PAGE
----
Theoretically, investments that are stores of value generate returns via periodic payments while an investor owns them along with a lump sum when sold.  For example, when investors purchase a house (i.e., stocks, bonds, currencies), they collect a rent (i.e., dividends, coupons, interest) and hopefully a capital gain upon selling the house.  On the other hand, Bitcoin and tulips do not generate any periodic payments while these assets are held (ICOs might); nor did Dotcom stocks pay dividends in their heyday. But the lack of periodic payments does not ipso facto turn “growth stock” or asset prices into bubbles.  Indeed, even in the case of the Dutch tulips, there is good economic-historical evidence that those tulip bulbs were in fact rationally priced given the fundamentals of the bulb futures contracts at the time! In 2018 the now-FAANG (i.e., Facebook, Apple, Amazon, Netflix, Google) stocks that were dot-com stocks in the supposed “dotcom bubble” don’t look to have been outrageously over-valued. Perhaps, one can argue, the “madness of crowds” supposedly underlying tulip mania has in reality more to do with the crowding of dilettante commentators than irrational investor crowding behavior! But there is no doubt that valuing growth assets during initial waves of innovation, especially where the network aspect of the innovation is critical, is difficult.

 

Bitcoin is sometimes compared to gold. There are indeed apparent similarities: Both have a convenience yield insofar as Bitcoin can be used in payments systems and gold is currently used for cosmetic (i.e., jewelry) and industrial (i.e., aerospace, electronics manufacturing) purposes. Gold is also a precious metal as a rare element (approx. 3.1 x 10-7 % in the Earth’s crust), and current technologies are unable to fully replicate or re-create gold. As noted above, Bitcoin is algorithmically likewise limited in supply – indeed, “Satoshi Nakamoto” is said to have coined the term “mining” for Bitcoin precisely because the work-intensive act of creating Bitcoin resembled gold-mining. But alas there is no theoretical limit on the number of substitutable cryptocurrencies that can be formed – indeed, some of these substitutes like Ethereum are designed to have advantages over Bitcoin -- platinum instead of gold! A cynic might also argue that, platinum aside, silver is a close substitute for gold for many purposes. Distributed apps (“dapps”) in the form of computer code that sit on top of a cryptocurrency-blockchain protocol and have the potential to provide valuable services like the apps on your Smartphone; the tokens (“altcoins”) in Initial Coin Offerings that promise a payoff for “smart contracts” in crypto-land to deliver these useful dapp services therefore very plausibly have real value.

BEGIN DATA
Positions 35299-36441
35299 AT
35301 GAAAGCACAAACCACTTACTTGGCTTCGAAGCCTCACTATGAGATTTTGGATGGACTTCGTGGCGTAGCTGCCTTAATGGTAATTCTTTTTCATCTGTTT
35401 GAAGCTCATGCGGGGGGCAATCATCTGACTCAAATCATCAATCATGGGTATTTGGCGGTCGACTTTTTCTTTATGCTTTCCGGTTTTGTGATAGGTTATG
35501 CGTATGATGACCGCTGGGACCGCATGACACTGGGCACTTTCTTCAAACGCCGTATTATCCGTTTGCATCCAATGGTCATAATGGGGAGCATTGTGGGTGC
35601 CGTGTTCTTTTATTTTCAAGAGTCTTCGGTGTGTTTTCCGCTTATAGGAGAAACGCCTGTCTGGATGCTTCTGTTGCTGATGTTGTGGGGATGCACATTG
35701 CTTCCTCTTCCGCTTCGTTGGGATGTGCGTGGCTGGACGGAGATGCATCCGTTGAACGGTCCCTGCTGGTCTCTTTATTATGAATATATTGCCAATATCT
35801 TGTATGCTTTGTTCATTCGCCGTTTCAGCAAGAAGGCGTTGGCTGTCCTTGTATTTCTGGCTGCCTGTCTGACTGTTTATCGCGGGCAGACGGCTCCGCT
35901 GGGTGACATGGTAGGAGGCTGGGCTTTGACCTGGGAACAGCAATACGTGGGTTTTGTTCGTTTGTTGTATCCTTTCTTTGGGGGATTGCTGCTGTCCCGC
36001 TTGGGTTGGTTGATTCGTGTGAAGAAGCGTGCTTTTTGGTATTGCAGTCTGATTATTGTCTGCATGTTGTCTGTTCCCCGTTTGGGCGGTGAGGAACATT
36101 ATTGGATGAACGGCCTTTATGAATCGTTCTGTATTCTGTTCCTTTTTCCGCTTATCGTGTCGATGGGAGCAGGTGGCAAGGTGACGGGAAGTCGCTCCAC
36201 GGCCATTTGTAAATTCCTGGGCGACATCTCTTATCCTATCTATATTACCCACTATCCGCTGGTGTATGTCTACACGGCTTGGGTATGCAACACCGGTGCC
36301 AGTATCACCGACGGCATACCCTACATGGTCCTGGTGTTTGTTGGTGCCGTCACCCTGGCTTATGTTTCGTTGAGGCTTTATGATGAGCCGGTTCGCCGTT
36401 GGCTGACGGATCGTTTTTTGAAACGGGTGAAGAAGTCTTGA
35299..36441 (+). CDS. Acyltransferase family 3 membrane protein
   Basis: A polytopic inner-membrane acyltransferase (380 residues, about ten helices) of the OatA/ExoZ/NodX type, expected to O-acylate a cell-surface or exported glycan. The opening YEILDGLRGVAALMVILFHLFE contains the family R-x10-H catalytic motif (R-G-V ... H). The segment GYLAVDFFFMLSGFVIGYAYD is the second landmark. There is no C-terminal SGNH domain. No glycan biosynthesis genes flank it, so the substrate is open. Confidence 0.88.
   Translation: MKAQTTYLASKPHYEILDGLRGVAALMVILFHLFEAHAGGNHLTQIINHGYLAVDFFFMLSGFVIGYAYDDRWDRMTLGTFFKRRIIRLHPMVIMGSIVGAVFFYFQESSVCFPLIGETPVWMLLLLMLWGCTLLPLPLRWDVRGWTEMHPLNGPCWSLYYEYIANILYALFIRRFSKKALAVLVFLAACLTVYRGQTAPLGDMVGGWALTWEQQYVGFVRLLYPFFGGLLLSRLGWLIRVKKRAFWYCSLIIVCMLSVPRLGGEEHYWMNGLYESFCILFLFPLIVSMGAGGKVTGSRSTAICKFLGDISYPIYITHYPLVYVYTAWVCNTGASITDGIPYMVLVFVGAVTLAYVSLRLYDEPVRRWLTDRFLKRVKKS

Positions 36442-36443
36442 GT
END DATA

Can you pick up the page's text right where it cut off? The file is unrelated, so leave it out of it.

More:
What about the track record of cryptocurrency as a store-of-value? Obviously, there is a “survivor bias” in the question – if cryptocurrencies and bitcoin had indeed gone to zero value (some have!), we wouldn’t be writing about them some ten years after their introduction, and unless you are an economic historian, you likely wouldn’t be interested in reading about them! Researchers who have looked systematically at past returns data find that they are highly skewed – if you picked a basket of the 50 top cryptocurrencies in 2013 and equally weighted them, you would have earned an eye-popping 2.5% per day to the end of 2017 (e.g. Hu, Parlour and Rajan (2018)), but on most of them you would have lost 1% to 2% per day!  Moreover, the evidence is that there is no serial dependence in Bitcoin price changes – what happened over the last few days or months is not going to help you predict price changes tomorrow. So, in 2018 year-to-date, there has been a drop of roughly 65% in the market’s assessment of Bitcoin’s worth, but given no measurable serial dependence in Bitcoin prices, there’s a 50:50 chance of higher or lower prices in the future. Historical analysis has also revealed that crypto coin prices have been strongly correlated with Bitcoin, so there is little investment help in diversifying across other coins from a passive risk-reduction viewpoint.  A partly common but partly idiosyncratic risk across cryptocurrencies as a store of value is the risk of being hacked, for example as Ethereum was from DAO in 2016